This project will greatly improve access to the collections of three prominent children’s literature authors: Kurt Wiese, Edwin Tunis, and Kurt Werth. The goals of this project are to:

  • rehouse manuscript material and original illustrations
  • update associated finding aids to current standards
  • mount online and local exhibitions promoting the historical significance of the material

The collections identified for this grant represent a core strength in the University of Oregon’s holdings, with broad appeal that reflects upon the American experience during and after the two World Wars. Children’s literature, which often flies under the cultural radar, is a fascinating rubric through which one can understand the ideological tenor of a society. Our collective values, for better or worse, are mirrored back to us in the stories and lessons of our children. Twentieth century children’s literature echoes the radical changes that occurred in American society: at times celebratory, optimistic, and inclusive; and alternately vexing and racist, presenting a white-washed and Eurocentric account of American history.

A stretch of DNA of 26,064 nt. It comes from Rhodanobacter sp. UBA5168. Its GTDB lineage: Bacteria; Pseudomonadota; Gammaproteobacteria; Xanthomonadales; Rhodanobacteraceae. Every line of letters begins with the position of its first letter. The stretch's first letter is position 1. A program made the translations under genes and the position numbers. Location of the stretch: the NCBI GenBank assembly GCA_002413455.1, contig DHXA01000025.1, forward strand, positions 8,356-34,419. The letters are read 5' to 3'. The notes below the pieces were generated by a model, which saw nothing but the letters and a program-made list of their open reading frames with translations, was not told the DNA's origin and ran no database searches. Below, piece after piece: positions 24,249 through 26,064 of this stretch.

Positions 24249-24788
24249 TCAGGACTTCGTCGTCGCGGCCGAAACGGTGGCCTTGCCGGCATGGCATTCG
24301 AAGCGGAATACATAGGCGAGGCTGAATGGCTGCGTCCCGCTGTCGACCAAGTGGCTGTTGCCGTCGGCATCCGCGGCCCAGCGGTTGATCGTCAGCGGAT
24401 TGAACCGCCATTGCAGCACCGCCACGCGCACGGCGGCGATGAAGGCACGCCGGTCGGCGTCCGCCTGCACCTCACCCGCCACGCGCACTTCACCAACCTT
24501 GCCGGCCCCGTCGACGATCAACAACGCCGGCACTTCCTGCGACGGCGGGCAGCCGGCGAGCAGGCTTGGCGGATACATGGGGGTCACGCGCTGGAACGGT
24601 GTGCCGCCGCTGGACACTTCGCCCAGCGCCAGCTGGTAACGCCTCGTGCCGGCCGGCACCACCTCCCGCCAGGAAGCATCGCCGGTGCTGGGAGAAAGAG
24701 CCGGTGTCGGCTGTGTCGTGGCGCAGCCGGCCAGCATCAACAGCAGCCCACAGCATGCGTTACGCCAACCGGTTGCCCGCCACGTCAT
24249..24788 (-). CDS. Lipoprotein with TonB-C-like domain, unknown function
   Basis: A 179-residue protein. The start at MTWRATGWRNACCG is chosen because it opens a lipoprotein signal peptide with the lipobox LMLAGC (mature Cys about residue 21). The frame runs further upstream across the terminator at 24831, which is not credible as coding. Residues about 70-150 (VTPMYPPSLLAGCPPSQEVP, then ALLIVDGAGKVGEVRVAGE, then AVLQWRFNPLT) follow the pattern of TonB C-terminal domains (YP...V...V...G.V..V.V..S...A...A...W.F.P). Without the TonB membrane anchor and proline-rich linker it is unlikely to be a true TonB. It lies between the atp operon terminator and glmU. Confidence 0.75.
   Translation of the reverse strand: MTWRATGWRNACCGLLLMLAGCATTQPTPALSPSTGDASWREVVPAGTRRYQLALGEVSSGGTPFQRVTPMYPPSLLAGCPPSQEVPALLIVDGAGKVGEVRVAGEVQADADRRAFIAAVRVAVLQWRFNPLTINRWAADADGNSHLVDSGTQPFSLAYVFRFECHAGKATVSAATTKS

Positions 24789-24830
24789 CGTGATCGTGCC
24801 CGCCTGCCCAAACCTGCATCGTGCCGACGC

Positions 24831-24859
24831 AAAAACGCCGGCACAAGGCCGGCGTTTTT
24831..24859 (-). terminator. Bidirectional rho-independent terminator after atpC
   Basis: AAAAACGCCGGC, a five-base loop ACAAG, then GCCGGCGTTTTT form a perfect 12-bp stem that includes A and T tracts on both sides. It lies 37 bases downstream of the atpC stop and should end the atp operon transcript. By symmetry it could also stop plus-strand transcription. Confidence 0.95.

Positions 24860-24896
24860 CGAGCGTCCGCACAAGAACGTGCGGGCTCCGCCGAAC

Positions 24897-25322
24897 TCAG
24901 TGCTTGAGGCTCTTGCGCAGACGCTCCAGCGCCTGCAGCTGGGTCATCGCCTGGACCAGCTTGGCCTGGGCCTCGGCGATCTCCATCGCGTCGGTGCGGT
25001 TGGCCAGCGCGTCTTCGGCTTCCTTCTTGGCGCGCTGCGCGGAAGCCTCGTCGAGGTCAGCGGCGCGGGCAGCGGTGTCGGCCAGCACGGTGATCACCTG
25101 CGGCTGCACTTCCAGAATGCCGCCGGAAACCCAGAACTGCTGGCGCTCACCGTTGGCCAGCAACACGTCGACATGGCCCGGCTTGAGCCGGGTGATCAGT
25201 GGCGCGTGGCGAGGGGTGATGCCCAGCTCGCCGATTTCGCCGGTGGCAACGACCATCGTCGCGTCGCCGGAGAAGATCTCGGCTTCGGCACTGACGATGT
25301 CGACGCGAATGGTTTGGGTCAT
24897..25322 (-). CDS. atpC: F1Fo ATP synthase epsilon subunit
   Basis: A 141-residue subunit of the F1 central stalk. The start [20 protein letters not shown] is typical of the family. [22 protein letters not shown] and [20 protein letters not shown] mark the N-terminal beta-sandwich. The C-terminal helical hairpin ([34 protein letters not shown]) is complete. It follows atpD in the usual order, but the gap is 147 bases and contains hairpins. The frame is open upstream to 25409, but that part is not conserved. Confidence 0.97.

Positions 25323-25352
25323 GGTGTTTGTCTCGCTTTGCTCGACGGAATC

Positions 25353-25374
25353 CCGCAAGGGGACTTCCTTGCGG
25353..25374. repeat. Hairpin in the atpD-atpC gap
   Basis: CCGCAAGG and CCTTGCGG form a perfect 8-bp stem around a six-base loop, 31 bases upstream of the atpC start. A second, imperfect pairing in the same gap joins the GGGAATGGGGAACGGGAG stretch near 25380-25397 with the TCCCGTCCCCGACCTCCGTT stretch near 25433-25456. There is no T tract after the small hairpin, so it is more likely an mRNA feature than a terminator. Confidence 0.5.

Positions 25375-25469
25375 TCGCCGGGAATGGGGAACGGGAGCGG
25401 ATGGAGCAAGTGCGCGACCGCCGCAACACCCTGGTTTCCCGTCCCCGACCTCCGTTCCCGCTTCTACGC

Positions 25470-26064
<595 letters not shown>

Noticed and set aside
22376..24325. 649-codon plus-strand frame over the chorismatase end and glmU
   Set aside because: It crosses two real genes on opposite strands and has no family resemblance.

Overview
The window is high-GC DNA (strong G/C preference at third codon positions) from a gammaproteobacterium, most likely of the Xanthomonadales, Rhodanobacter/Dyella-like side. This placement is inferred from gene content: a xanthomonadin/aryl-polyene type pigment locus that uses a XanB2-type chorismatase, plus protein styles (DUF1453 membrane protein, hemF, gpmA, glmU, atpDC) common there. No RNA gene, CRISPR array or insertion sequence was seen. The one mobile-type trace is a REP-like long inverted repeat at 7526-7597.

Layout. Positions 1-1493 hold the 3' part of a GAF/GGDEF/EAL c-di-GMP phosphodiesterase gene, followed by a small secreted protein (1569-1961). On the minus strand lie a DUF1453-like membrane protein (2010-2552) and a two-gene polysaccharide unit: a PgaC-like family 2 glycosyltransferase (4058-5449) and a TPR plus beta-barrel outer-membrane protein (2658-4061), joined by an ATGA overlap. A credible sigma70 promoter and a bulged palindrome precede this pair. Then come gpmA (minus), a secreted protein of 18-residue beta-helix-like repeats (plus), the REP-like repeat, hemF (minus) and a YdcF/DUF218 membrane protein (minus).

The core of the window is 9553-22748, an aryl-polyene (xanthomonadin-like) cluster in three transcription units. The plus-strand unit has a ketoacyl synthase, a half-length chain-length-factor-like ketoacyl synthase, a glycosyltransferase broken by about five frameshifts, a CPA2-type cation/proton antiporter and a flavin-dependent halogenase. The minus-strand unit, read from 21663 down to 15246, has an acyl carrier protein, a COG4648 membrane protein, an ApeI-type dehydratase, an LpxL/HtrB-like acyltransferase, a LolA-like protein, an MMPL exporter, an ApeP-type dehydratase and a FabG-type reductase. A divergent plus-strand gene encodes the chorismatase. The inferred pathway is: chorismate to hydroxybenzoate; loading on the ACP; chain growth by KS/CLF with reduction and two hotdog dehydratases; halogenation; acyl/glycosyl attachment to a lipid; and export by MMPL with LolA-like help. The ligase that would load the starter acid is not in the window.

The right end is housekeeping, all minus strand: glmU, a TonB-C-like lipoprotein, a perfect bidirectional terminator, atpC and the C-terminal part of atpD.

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New Finding Aids | Children’s Literature

New finding aids are now available on Archives West for the following children’s literature collections:

Bettina Ehrlich papers, circa 1959 (A 230)

Bettina Ehrlich (1903-1985) was an Austrian artist and author of children’s books. The collection includes Ehrlich’s manuscripts, sketches, and illustrated dummy for For the Leg of a Chicken.

Joseph Edward Van Wormer papers, 1961-1974 (Ax 770)

Joseph Edward Van Wormer (1913-1998) was an Oregonian wildlife photographer and author. The collection includes Van Wormer’s literary manuscripts for eight books about animals of the Northwest, mostly for children, and related correspondence.